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Speed stability: Direct Drive vs belt

Discussion in 'Audio Hardware' started by DaleClark, Feb 11, 2019.

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  1. TheVinylAddict

    TheVinylAddict ___The Enforcer___

    I'd bet a donut with sprinkles you're probably right!
     
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  2. Big Blue

    Big Blue Forum Resident

    Location:
    Wisconsin
    I would guess that for most people (I don't have a statistic, but I am thinking it's a high percentage), anything under 0.1% is probably indiscernible in real listening. I think it gets more iffy between 0.1% and 0.2%, with some people being more sensitive than others, and I think I am one of those people. I should be happy with 0.08% for sure, though.
     
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  3. patient_ot

    patient_ot Senior Member

    Location:
    USA
    Key word: "some".

    DD technology got better throughout the 70s and into the early 80s. Technics has made further improvements in their design and motor construction today, based on decades of knowledge and experience.

    Even my 1978 JVC has a coreless motor, quartz lock, and does not cog.
     
  4. Helom

    Helom Forum member

    Location:
    U.S.
    My only point is that there are good and bad examples of both types - can't make a blanket statement that one is always better than the other. I don't believe I've heard a cogless DD table, but the DD's I have owned/heard sucked much of the magic out of vinyl, for whatever reason.
     
  5. patient_ot

    patient_ot Senior Member

    Location:
    USA
    Don't get me wrong, I'm not anti-belt drive. I'm anti-can't hold the right speed and can't meet 70s broadcast standards belt-drive. There are some great belt drives out there, but they don't come cheap. The ones I've looked at that I would consider buying would need outboard speed controllers (for my own satisfaction) which would add significantly to the cost. Look at what the speed controller costs for a Polytable, for example.
     
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  6. TheVinylAddict

    TheVinylAddict ___The Enforcer___

    Good point, and one reason I enjoy and use the Yamaha GT-2000L for all of my LP hand-cleaning duties! The GT-2000L uses the same motor as the GT-2000x, and both have an option to drive the 39lb gunmetal platter --- the stock platter on my GT-2000L is in the 15 - 20lb range. I could probably sit on the platter and it would still spin!!! If there's a TT, DD or otherwise, with more torque than the GT-2000L I don't know what it is! (didn't say it doesn't exist :) just that I don't know what it is!)
     
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  7. TheVinylAddict

    TheVinylAddict ___The Enforcer___

    Which, of course, begs the question "which DD's have you owned??" :winkgrin:
     
  8. seed_drill

    seed_drill Senior Member

    Location:
    Tryon, NC, USA
    I've got a Dual CS 5000. It actually has a quartz lock that prevents the arm from engaging until it's reached true speed. It's a great table when it works, but I'd never recommend it to someone now days, as it's finicky and parts are becoming unobtainium. You even have to use Dual belts. My experiment with generic led to the table not reaching true speed!
     
  9. Helom

    Helom Forum member

    Location:
    U.S.
    PLX-1000, MCS 6700, Pioneer PL55X, Pioneer PL-550 Technics SL-1900 and the AT-LP120, just the ones off the top of my head, I'm missing a couple. My friend has a modded SL-1200 mkII - same character applies.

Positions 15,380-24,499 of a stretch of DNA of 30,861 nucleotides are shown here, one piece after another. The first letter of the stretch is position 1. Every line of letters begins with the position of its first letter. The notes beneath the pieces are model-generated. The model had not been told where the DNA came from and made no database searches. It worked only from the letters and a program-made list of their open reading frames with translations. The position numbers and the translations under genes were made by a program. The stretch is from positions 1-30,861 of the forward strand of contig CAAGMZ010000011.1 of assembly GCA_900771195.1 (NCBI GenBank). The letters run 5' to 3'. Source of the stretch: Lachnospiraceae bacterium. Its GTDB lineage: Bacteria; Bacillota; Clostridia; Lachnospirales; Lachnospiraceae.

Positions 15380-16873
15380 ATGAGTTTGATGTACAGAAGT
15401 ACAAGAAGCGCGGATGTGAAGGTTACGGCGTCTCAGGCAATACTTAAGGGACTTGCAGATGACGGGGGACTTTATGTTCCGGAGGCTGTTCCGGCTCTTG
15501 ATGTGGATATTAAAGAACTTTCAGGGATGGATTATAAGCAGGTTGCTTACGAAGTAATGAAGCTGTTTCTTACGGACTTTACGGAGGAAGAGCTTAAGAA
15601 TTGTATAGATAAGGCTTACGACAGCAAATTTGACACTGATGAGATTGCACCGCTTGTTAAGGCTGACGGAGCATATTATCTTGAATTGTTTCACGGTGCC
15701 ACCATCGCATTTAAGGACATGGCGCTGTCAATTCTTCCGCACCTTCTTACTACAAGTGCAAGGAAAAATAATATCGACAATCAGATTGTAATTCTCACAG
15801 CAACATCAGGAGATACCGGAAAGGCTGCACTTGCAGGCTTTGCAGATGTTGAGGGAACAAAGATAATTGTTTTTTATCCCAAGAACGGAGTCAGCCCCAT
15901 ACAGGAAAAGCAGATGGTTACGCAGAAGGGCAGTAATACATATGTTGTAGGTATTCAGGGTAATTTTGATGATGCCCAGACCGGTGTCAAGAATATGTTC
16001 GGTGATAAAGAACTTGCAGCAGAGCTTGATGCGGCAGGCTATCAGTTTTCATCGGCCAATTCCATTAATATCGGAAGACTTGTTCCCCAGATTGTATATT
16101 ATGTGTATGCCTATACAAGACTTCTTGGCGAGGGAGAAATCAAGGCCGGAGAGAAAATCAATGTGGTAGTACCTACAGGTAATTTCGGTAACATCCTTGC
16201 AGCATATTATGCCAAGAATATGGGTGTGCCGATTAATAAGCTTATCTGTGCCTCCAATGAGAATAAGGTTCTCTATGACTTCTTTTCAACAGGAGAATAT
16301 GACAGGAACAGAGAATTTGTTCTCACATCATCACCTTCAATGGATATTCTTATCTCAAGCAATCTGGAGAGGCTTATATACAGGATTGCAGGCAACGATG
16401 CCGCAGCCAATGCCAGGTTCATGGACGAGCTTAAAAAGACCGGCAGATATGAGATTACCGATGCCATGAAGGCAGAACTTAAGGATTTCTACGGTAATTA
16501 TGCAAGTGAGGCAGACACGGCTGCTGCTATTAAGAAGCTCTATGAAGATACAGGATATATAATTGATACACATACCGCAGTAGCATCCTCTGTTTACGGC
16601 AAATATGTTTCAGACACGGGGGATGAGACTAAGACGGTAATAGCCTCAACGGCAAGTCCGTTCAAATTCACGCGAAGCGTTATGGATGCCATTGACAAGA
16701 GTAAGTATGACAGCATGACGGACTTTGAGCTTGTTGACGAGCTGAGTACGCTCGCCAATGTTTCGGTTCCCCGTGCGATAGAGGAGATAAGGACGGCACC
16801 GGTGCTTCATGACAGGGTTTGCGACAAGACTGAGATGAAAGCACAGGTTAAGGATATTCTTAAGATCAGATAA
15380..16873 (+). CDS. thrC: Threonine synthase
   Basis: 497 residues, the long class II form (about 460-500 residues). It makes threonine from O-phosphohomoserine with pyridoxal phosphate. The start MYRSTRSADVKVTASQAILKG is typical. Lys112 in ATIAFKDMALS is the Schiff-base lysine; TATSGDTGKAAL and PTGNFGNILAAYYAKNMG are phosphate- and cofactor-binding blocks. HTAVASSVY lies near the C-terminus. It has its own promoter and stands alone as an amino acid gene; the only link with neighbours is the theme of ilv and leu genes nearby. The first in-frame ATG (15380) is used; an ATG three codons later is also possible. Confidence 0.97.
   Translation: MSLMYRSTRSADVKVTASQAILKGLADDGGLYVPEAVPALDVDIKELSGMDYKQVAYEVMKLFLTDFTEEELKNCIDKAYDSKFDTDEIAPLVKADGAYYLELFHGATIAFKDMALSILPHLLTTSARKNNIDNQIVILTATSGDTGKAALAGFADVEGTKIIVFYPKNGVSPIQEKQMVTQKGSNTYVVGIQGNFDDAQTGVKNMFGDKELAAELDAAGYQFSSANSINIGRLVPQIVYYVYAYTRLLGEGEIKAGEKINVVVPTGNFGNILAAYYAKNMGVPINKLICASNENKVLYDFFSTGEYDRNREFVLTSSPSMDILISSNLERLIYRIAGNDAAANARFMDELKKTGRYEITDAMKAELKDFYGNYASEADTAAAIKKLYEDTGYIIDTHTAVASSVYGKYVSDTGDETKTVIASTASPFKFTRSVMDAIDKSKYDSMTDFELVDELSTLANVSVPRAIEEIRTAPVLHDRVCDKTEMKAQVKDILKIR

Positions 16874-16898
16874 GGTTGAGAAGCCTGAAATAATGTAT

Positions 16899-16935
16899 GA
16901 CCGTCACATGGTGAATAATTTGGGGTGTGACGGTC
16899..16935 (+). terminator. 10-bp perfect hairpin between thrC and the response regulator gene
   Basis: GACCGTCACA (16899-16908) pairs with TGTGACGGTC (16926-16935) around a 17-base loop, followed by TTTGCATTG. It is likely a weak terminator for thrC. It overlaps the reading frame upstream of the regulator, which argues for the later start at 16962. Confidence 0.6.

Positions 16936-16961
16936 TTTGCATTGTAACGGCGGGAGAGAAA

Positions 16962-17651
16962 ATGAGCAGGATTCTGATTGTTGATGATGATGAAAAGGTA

10. patient_ot

    patient_ot Senior Member

    Location:
    USA
    I think this must be fairly common with vintage belt-drive TTs. There was an issue where someone used a generic belt on a Pioneer table. The OP needed to buy a more accurate to OEM belt from Germany in order to get the right speed.
     
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  11. TheVinylAddict

    TheVinylAddict ___The Enforcer___

    Of that list, I can see where you might say that... they are good TT's, but not the upper end DD's.... I have some DD's (actually many :)) that include the Pioneer PL-70Lii, Kenwood KP-1100 / 9010, Yamaha GT-2000L, Denon DP-59L..... and a few SL-1200's. Trust me, these don't suck the life out of the music, and the SL-1200 is the level where the IMHO motor noise is less of an issue than lesser TT's

    The SL-1900 is a notorious "dud" in the SL line, the PLX-1000 is a Hanipan 1200 clone and although good has its shortcomings, the LP-120 IMHO is below the line of what I would recommend to anyone getting started --- I like to point folks to the AT LP-1240 instead (which is on par with the PLX-1000, both Hanipans, both with similar underlying specs). Just MHO, YMMV not all will agree with my assessment.

    Based on the TT's you listed, I now understand the justification for your statement!!
     
  12. Warren Jarrett

    Warren Jarrett Audio Note (UK) dealer in SoCal/LA-OC In Memoriam

    Location:
    Fullerton, CA
    Thank you for your kind words about my posts. I hope they are thought provoking, even if they may not always be "technically correct" -- and often written with a certain amount of overconfidence, which is not "politically correct".

    But in this case, I am being technically correct, and you are slightly misinterpreting your observations. Have you ever seen a heavy platter driven by a DC motor? No, they always use a low mass, cast aluminum, plastic or thin glass platter. This is because DC motors don't have enough torque to start-up and get to speed anything high mass. And if the rotational speed slows down a bit, do to friction, they don't have enough torque to get the speed back up instantaneously. But AC motors do have enough torque, to start and keep-at-speed a very heavy platter. So with an AC motor and a very heavy platter, you can have the benefit of high rotational momentum (actually called moment of inertia) without any problem. What you have experienced, when a BD gets slow, is the belt slipping on the motor pulley, not the motor slowing down.

    As long as a BD does not slip its belt on the pulley, the platter runs exactly at the speed of local power frequency stepped-down by the ratio of pulley circumference and platter circumference. EXACTLY. A DC motor, which all DDs use, can vary in speed, depending on frictional load, by a brush and even by the changing friction of stylus/record contact. So the design requires a servo to monitor that platter's speed and constantly adjust as the speed goes up and down within the servo's design parameters. Again, the provided spec for Wow & Flutter is measured only with no load AT ALL, not even while playing a record.